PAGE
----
Droste…Continued

I have been inspired by the droste effect and have used an image that is currently on my website which has this effect (in the sense that it is an image within an image within an image and so on) and I have altered it by using a different effect than before.

Image

© Richard Brochu-Williams
Model: Gemma Easey

Brochu-Williams Photography. 2013. Brochu-Williams Photography | Portraiture. [online] Available at: http://www.richardbrochuwilliams.co.uk/Portraiture.html [Accessed: 18 Dec 2013].

Variation on Picture

Image

© Richard Brochu-Williams
Model: Gemma Easey

Image

© Richard Brochu-Williams
Model: Gemma Easey

I couldn’t decide whether or not I preferred the image in colour or black and white, so I decided to add both. I’m really enjoying working with the droste effect and I like the kinds of effects that it can have on an image. It can take quite a bit of time getting the image right, but when it works I think that it is worth the effort.

Abstract (Droste)

I have decided to keep on the theme of abstract imagery and today I have been looking at “The Droste Effect”

What is The Droste Effect ?

The Droste effect — known as mise en abyme in art — is the effect of a picture appearing within itself, in a place where a similar picture would realistically be expected to appear. The appearance is recursive: the smaller version contains an even smaller version of the picture, and so on. Only in theory could this go on forever; practically, it continues only as long as the resolution of the picture allows, which is relatively short, since each iteration geometrically reduces the picture’s size. It is a visual example of a strange loop, a self-referential system of instancing which is the cornerstone of fractal geometry.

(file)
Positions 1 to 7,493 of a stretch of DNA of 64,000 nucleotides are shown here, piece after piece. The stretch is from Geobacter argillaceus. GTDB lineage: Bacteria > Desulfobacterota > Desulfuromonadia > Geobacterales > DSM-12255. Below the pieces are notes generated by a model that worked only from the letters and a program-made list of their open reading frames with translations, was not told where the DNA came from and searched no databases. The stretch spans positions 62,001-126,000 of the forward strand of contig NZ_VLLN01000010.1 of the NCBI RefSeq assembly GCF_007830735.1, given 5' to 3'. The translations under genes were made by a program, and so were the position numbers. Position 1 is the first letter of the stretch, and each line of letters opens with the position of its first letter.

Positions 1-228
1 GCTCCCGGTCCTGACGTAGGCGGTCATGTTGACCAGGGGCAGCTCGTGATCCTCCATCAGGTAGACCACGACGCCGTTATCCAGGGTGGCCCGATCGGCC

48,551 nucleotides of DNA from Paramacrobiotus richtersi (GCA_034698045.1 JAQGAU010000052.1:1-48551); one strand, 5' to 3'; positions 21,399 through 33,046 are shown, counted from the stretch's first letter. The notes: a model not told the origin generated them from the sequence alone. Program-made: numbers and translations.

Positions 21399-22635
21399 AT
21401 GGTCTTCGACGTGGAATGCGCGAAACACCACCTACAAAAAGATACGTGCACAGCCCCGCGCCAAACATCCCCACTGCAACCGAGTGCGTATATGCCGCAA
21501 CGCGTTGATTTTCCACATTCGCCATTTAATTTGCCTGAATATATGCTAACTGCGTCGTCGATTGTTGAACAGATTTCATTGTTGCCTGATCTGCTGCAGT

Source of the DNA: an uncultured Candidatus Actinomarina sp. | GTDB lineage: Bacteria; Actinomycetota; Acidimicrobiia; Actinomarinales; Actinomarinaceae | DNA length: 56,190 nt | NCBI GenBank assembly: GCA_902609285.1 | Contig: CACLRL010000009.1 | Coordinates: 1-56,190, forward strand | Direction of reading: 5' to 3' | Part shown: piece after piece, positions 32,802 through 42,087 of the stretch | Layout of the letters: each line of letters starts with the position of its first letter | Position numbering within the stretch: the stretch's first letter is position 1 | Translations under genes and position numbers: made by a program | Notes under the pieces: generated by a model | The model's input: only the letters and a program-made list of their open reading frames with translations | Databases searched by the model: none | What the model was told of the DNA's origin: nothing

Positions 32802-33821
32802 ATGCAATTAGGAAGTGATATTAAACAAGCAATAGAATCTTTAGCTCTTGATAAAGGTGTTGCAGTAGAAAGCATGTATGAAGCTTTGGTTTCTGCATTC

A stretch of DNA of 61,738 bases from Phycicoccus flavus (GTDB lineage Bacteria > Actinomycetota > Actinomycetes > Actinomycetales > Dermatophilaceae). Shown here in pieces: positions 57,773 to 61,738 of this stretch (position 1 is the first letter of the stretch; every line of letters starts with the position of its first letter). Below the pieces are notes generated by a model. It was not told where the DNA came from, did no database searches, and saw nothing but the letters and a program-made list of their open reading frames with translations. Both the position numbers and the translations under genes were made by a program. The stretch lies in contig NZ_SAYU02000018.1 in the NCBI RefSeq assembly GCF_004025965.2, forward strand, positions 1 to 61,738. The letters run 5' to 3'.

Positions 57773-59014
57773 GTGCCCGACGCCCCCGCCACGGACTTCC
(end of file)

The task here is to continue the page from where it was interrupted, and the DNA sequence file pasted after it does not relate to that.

Origin

The effect is named after the image on the tins and boxes of Droste cocoa powder, one of the main Dutch brands, which displayed a nurse carrying a serving tray with a cup of hot chocolate and a box with the same image. This image, introduced in 1904 and maintained for decades with slight variations, became a household notion. Reportedly, poet and columnist Nico Scheepmaker introduced wider usage of the term in the late 1970s.

Image

Droste Nurse Image.
The woman holds an object bearing a smaller image of her holding the same object, which in turn bears a smaller image of her holding the same object, and so on. Image believed to have been created by Jan (Johannes) Musset, being inspired by a pastel known as La Belle Chocolatière (“The Pretty Chocolate Girl”).

Image

The Chocolate Girl (French: La Belle Chocolatière, German: Das Schokoladenmädchen) is one of the most prominent pastels of Swiss artist Jean-Étienne Liotard, showing a chocolate-serving maid. The girl carries a tray with a porcelain chocolate mug and a glass of water. Liotard’s contemporaries classed The Chocolate Girl as his masterpiece.

Wikipedia. 2013. Droste Effect. [online] Available at: http://en.wikipedia.org/wiki/Droste_effect [Accessed: 17 Dec 2013].

Wikipedia. 2013. The Chocolate Girl. [online] Available at: http://en.wikipedia.org/wiki/The_Chocolate_Girl [Accessed: 17 Dec 2013].

Example of an image with The Droste Effect

Image

Droste Image
Image Credit: Mayone1
Original: Stephanie Vacher

Flickr. 2013. trufflepig droste copy. [online] Available at: http://www.flickr.com/photos/manyone/804054500/in/pool-escherdroste/ [Accessed: 17 Dec 2013].

Flickr. 2013. hehe. [online] Available at: http://www.flickr.com/photos/trufflepig/384422727 [Accessed: 17 Dec 2013].

My Images

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“Time at a Snails Pace”, 2013
© Richard Brochu-Williams

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“Ben”, 2013
© Richard Brochu-Williams